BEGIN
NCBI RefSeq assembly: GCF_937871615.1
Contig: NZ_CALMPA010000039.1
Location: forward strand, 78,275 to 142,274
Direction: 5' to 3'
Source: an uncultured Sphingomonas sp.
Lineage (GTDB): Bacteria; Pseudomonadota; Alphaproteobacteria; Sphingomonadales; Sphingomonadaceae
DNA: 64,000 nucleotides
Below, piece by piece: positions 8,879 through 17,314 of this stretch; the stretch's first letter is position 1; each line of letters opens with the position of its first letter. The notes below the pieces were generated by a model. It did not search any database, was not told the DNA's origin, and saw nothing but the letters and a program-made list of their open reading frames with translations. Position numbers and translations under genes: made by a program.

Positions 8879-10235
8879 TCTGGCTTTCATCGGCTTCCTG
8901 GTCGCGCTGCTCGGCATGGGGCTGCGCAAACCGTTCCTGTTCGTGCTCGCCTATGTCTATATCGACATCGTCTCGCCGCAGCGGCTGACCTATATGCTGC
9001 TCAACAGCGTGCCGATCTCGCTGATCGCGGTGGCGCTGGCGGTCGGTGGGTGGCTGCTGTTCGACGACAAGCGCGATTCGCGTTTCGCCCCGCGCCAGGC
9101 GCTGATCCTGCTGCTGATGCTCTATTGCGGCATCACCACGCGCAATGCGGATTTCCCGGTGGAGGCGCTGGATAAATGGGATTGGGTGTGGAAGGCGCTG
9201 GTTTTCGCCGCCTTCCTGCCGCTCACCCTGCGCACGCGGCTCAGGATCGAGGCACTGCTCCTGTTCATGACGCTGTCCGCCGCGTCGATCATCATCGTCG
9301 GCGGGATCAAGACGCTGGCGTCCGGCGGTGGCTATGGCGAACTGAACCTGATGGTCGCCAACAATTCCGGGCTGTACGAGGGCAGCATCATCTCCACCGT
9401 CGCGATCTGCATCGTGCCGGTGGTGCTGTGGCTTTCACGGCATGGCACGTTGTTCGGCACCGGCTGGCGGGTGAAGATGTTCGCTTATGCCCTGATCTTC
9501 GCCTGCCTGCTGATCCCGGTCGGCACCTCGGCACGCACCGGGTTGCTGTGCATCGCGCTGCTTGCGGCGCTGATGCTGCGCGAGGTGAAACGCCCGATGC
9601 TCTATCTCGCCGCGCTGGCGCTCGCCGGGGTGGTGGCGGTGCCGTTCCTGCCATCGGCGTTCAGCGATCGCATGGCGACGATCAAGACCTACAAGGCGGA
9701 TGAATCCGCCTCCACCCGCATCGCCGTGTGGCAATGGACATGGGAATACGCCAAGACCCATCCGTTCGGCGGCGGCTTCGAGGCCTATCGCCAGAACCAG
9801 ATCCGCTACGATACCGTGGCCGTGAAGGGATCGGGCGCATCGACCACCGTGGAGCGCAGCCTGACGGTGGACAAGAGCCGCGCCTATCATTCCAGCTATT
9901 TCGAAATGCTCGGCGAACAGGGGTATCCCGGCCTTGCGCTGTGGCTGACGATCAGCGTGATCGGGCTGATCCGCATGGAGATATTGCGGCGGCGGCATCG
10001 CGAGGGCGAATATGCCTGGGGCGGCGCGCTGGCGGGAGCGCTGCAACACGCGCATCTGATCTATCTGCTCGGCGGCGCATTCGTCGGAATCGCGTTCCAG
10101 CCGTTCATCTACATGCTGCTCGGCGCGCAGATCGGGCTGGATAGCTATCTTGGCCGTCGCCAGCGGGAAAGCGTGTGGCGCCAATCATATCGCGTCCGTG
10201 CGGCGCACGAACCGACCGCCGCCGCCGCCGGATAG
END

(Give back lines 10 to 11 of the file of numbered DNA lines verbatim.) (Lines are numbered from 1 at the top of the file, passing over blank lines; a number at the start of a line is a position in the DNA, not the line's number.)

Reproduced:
8879 TCTGGCTTTCATCGGCTTCCTG
8901 GTCGCGCTGCTCGGCATGGGGCTGCGCAAACCGTTCCTGTTCGTGCTCGCCTATGTCTATATCGACATCGTCTCGCCGCAGCGGCTGACCTATATGCTGC